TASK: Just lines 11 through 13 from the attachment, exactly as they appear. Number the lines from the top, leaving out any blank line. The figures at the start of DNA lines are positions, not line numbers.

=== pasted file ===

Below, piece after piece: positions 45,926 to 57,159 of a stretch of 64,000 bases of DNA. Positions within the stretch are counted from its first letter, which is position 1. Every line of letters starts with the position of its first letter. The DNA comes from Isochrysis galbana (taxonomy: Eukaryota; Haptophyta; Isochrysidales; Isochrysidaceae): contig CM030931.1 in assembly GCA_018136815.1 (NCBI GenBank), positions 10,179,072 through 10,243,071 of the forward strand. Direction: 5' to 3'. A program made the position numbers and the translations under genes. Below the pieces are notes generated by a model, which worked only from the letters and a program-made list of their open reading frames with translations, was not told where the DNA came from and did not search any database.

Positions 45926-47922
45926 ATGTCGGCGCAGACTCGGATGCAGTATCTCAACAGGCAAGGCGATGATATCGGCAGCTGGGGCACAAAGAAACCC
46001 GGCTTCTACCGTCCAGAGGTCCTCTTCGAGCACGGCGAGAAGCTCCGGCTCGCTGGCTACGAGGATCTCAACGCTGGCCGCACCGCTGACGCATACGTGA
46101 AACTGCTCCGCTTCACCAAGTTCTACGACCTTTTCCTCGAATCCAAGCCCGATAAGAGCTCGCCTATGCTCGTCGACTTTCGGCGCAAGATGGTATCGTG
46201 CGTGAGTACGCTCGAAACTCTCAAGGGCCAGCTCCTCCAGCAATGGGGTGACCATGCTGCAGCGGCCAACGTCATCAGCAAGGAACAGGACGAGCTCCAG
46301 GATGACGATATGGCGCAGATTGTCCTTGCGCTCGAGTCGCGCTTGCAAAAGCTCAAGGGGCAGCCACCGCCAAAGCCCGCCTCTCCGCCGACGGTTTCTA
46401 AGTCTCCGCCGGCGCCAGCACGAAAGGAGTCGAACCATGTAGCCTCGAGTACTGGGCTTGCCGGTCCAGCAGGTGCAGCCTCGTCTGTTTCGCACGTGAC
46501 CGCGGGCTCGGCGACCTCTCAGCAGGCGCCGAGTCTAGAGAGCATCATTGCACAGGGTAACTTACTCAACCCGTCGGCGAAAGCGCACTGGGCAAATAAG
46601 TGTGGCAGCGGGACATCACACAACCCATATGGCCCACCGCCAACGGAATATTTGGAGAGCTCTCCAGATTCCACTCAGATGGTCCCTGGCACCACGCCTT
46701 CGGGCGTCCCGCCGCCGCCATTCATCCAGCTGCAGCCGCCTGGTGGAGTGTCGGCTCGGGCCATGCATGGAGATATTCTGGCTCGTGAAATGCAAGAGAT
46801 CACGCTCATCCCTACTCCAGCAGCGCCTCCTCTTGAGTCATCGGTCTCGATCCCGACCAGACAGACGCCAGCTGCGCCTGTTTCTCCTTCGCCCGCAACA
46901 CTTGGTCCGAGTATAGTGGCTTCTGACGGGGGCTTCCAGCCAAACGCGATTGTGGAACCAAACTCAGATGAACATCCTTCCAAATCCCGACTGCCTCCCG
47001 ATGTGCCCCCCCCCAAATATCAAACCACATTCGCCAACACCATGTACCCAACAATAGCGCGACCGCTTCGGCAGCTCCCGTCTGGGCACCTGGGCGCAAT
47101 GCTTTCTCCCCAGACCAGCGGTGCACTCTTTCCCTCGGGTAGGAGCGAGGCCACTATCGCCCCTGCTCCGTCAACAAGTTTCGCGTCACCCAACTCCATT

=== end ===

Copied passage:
46701 CGGGCGTCCCGCCGCCGCCATTCATCCAGCTGCAGCCGCCTGGTGGAGTGTCGGCTCGGGCCATGCATGGAGATATTCTGGCTCGTGAAATGCAAGAGAT
46801 CACGCTCATCCCTACTCCAGCAGCGCCTCCTCTTGAGTCATCGGTCTCGATCCCGACCAGACAGACGCCAGCTGCGCCTGTTTCTCCTTCGCCCGCAACA
46901 CTTGGTCCGAGTATAGTGGCTTCTGACGGGGGCTTCCAGCCAAACGCGATTGTGGAACCAAACTCAGATGAACATCCTTCCAAATCCCGACTGCCTCCCG